‘Legal’ proves a ‘ridiculous’ word in shooting suspect’s argument

There’s a lot of words for an accused killer to choose in court. In the case of James Rajkumar (not his legal name), he used the word “legal.”

But the term he chose has since been deemed inappropriate. Rajkumar, in a motion filed in Ontario Superior Court on Monday, asked the court to lift a publication ban that prohibits information surrounding him in the wake of a fatal police shooting in Toronto last year.

Here are some choice words from the motion.

“The misuse of the legal standard in the above circumstances by the applicant to speak about and engage in petition activities, while outside the courtroom, constitutes a reckless disregard of the consequences of his actions.”

Rajkumar, who was granted bail in February, is accused of first-degree murder and firearm offences in the 2015 shooting death of Ontario police officer Ron Taverner.

With its stunning wording, the plea wasn’t surprising. Common court hearsay is allowed under the Criminal Code of Canada, the law of evidence and the judge’s role as a juror.

It’s only a breach of the public’s right to know if there are breaches to other laws. That, according to Rajkumar’s attorneys, isn’t the case here.

“To suggest that the rest of the members of the public have a privacy interest in being protected from the facts of this matter, as if they had the same privacy interest that the deceased’s family has, to suggest that they have the same privacy interest that the complainant’s family has in being protected from the fact that they’re victims of crime, to say that they have the same interest in not having the investigation subjects in this proceeding address allegations that they’re victims of criminal activity — to me, that would be more than reckless in its nature,” Rajkumar’s lead attorney James Turk told CNN.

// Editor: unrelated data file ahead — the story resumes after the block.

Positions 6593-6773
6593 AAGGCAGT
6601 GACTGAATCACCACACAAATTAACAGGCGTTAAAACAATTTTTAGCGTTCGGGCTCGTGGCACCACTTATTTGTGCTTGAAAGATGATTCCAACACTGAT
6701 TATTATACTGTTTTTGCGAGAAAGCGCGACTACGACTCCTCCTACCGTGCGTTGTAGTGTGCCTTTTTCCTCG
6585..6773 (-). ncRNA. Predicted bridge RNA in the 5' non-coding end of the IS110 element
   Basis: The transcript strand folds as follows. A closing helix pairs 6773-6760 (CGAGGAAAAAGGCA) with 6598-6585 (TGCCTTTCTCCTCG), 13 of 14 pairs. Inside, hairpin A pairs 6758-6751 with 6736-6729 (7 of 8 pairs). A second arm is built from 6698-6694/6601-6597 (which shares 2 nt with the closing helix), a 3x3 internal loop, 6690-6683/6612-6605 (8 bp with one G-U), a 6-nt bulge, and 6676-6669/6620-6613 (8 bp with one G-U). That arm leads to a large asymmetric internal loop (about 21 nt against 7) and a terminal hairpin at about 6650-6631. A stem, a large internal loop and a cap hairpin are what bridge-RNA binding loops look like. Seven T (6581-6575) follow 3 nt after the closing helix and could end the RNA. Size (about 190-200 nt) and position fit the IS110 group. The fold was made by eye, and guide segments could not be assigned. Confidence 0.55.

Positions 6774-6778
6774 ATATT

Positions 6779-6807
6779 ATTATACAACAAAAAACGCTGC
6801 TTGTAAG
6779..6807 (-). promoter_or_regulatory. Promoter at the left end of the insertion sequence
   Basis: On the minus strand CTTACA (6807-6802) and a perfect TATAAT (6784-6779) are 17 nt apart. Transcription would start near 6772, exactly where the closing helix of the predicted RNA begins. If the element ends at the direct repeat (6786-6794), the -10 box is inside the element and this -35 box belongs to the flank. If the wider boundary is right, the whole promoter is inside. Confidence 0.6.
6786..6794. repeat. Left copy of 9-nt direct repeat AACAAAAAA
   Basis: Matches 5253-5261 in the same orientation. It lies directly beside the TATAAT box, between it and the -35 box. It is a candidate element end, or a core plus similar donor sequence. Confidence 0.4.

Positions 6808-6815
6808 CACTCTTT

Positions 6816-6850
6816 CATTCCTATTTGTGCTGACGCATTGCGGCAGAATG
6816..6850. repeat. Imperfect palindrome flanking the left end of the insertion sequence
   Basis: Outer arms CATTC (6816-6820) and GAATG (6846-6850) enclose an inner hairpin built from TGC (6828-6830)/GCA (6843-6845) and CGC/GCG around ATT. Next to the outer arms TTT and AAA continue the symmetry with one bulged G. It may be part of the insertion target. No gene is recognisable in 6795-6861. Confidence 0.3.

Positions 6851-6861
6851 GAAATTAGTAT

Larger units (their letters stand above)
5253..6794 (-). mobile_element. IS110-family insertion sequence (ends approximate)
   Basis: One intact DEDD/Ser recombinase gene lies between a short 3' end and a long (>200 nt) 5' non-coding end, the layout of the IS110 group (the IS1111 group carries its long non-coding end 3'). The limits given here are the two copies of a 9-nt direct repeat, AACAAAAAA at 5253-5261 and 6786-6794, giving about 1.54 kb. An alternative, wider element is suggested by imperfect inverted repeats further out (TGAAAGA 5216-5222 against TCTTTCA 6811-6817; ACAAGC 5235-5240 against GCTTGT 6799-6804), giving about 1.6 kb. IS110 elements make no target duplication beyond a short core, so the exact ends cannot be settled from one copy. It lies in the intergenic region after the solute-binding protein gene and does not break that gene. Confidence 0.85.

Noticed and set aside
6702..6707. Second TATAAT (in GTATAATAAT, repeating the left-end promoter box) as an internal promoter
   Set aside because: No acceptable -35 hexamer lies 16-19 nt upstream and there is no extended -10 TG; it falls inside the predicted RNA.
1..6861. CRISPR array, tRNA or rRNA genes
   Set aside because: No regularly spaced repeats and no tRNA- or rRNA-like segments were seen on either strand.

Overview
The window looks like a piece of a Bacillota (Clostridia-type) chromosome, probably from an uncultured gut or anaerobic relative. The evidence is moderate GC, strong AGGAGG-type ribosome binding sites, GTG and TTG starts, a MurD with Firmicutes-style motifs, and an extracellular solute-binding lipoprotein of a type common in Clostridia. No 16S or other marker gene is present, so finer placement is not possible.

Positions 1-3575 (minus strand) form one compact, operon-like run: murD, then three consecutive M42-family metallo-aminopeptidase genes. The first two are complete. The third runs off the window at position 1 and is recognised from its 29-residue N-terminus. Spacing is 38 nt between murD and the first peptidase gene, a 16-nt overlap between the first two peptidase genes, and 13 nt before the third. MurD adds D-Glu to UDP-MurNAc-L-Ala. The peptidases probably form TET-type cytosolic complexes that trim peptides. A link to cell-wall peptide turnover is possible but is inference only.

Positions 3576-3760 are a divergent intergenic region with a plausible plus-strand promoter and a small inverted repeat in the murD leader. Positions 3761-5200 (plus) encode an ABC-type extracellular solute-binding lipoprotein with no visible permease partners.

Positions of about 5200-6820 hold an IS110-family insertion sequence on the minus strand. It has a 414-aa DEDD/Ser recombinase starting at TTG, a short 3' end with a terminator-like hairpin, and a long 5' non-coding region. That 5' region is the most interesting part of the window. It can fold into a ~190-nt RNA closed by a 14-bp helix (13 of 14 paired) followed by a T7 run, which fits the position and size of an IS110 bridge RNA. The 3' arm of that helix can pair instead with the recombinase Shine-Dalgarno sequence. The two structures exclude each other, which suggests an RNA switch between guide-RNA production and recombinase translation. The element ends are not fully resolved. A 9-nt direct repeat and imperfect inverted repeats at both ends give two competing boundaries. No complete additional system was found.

His co-counsel, Christopher Jury, said the only point of a blanket publication ban would be for fear of inciting hatred, possible threats of violence and crimes.

“If you don’t do it right you could risk a slew of public ignorance and chaos,” Jury said.

“If in fact there is hatred, you could prevent people from knowing that hatred exists and it could become unstable enough to motivate criminal acts.”

This, from a reporter who’s covered this case from the beginning.

“Such a stretch of the definition.”

This, from the executive director of the Toronto Police Association, Mike McCormack.

WATCH: Grand jury recommends charges in Dalhousie police officer shooting

Rajkumar was arrested on the spot on April 19, 2015, after police received a 911 call reporting a man firing a handgun in the city’s north end.

After a traffic stop in the Scarborough neighborhood, officers Tasered Rajkumar and took him into custody. While being transported by police, Rajkumar allegedly grabbed a gun and fired the weapon, killing Taverner, a 42-year-old man.

READ MORE: Tearful family members of Canadian officer killed in police shooting speak out

Taverner’s widow, Sue-Ellen Taverner, told CNN in February she can’t understand why Rajkumar has been granted bail but she has no desire to speak with him.

WATCH: Toronto Police officer killed during traffic stop ‘polite, beautiful, charismatic’

“Whatever I need to do to be stronger as a person in that situation. It will be hard, but I have to go back to my work and hopefully work,” Taverner said.

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